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Git - Sign Commits with SSH
Sign your git commits using an SSH key stored in your Keeper Vault
Signing your git commits is important. It verifies authorship, ensures the integrity of committed content, prevents identity spoofing, and establishes non-repudiation. Using a cryptographic signature with your private key demonstrates a commitment to the authenticity and security of your contributions, building trust among collaborators and protecting the repository from potential tampering and malicious code.
This integration allows developers to sign git commits with an SSH key protected in your Keeper Vault (via Keeper Secrets Manager).
- Signs git commits using an SSH key stored in Keeper Vault.
- Removes the need for SSH keys on disk for secure DevOps workflows.
- Works on Windows, MacOS, and Linux.
In order to utilize this integration, you will need:
- Keeper Secrets Manager access (See the Quick Start Guide for more details)
- Secrets Manager add-on enabled for your Keeper account
- Membership in a Role with the Secrets Manager enforcement policy enabled
- Git installed with a minimum version of 2.34.0
- Login to the Keeper Web Vault or Desktop App
- Create a shared folder (e.g. "Git SSH Keys")
- Add a SSH Key record to the shared folder
In order to fetch the SSH key from your vault, this integration uses the zero-knowledge Keeper Secrets Manager.
It expects to find the Secrets Manager configuration file at
.config/keeper/ssh-sign.jsonin the user's home directory for all systems. If this configuration is not found, it will check
ssh-sign.jsonas a backup. The Secrets Manager application must have access to the shared folder in which your SSH key is stored.
After successfully configuring Secrets Manager, you can now configure git to sign your commits automatically. This can be done locally or globally, depending on your needs.
Four pieces of information are required in your config:
- 1.Tell git you want to sign all commits.
- 2.Tell git you want to use SSH signing over the default GPG signing.
- 4.Tell git the UID of the SSH key to be used to sign.
We can do this for the local Git repository with the following commands (add the
--globalflag to set these globally):
git config commit.gpgsign true
git config gpg.format ssh
git config gpg.ssh.program <path to this binary>
git config user.signingkey <SSH Key UID>
Your git config will now include these attributes:
gpgsign = true
format = ssh
signingKey = <SSH Key UID>
program = path/to/ssh-sign
For GitHub to verify the signature used to sign the commit, you will need to upload your SSH key's public key to your GitHub account. GitHub will then use this public key to verify the signature and display the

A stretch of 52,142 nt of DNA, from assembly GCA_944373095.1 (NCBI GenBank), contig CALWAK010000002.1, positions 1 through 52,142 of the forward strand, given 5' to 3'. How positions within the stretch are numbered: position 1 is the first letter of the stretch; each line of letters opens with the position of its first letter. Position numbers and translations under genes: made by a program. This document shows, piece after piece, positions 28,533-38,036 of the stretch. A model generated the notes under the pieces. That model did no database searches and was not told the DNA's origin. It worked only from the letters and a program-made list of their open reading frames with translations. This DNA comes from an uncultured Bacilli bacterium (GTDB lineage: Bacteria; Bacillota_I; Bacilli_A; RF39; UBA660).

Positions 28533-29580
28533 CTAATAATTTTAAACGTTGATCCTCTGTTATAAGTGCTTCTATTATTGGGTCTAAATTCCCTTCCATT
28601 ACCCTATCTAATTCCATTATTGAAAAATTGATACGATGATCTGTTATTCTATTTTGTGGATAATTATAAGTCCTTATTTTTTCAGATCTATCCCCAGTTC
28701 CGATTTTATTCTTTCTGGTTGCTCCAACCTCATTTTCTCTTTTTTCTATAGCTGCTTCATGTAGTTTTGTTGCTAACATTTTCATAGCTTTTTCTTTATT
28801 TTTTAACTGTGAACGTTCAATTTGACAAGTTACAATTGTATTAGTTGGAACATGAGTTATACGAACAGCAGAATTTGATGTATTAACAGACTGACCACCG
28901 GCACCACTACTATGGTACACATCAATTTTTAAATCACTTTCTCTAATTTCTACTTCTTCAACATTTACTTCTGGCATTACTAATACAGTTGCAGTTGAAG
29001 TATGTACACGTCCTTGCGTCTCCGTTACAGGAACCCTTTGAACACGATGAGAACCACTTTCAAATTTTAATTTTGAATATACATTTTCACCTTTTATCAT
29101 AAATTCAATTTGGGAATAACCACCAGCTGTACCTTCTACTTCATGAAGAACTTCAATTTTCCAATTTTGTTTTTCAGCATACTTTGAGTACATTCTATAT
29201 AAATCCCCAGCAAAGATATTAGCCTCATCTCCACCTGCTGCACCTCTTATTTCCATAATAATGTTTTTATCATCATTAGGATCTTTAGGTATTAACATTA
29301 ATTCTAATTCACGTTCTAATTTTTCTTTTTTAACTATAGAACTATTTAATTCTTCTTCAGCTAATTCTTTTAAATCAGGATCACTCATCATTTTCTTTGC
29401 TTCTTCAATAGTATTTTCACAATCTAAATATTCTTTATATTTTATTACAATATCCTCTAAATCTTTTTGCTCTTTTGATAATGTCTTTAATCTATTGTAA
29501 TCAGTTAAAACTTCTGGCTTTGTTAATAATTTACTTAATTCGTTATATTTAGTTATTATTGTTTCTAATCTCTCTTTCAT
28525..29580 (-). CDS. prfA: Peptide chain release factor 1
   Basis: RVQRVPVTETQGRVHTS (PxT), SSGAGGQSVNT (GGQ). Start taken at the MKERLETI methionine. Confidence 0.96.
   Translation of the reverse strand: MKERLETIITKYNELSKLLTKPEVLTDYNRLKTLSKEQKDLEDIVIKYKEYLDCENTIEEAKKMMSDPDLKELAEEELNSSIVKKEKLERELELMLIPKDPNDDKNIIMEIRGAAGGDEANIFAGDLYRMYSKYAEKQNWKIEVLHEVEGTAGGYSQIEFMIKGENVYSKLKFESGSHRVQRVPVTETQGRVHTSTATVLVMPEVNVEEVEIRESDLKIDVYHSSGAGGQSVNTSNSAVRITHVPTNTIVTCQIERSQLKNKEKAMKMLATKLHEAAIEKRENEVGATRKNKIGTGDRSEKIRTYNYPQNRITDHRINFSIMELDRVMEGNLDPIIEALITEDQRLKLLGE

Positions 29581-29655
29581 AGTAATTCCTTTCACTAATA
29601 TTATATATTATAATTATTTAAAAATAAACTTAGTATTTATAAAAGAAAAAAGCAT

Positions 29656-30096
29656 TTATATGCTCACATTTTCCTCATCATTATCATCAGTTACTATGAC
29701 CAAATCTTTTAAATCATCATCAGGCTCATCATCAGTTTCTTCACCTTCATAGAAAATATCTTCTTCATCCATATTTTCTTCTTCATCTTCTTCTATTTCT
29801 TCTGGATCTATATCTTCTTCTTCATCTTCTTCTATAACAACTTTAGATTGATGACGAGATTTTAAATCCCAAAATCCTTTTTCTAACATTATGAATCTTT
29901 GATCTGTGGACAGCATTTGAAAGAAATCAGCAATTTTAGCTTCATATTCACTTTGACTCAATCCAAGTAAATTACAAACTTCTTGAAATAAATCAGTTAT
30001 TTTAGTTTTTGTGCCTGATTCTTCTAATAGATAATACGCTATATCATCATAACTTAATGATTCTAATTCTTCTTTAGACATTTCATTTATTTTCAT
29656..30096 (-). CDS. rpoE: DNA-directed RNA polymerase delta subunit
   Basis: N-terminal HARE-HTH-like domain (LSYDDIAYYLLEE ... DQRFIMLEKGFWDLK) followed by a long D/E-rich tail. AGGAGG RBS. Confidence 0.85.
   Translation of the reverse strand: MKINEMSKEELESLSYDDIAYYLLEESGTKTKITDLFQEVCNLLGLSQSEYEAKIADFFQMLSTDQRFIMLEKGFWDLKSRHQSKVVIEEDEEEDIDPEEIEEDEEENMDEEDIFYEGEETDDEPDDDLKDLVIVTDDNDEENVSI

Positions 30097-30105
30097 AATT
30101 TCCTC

verifiedtag in the UI.
Important: Be sure to set the type of key to "signing key".
For GitLab to verify the signature used to sign the commit, you will need to upload your SSH key's public key to your GitLab account. GitLab will then use this public key to verify the signature and display the
verifiedtag in the UI.
Important: Be sure to set the type of key to "signing key" or "Authentication and signing".
Git is now configured to automatically sign all commits, regardless of whether you use the terminal or an IDE interface to interact with git. It also removes the need to use the
-Sflag for commit signing.
You can confirm your commit has been signed with
git show --pretty=rawin the terminal.
Once you have signed a commit and pushed it to GitHub or GitLab, you should see the verified tag next to your commit in the Git history automatically. No further work is needed.
If your repos are stored in your own datacenter, you can verify commits locally on the command line. In order to so this, you will need to create an
allowed_signersfile which is a record of authorized signing keys.
Typically, this file is saved either globally at
.ssh/allowed_signersor in the local repo at
.git/allowed_signers. The path to this file needs then to be added to your
git config gpg.ssh.allowedSignersFile path/to/file
Each line of your
allowed_signersfile should be a principal of an authorized signing key. The line should start with the email address associated with the public key, separated by a space. For example:
While it is correct syntax to have more than one email address associate with a single public key, it is not recommended or currently supported.
To verify your
# Verify all commits in the repo
git log --show-signature
# Verify the last commit in the repo
git log --show-signature -1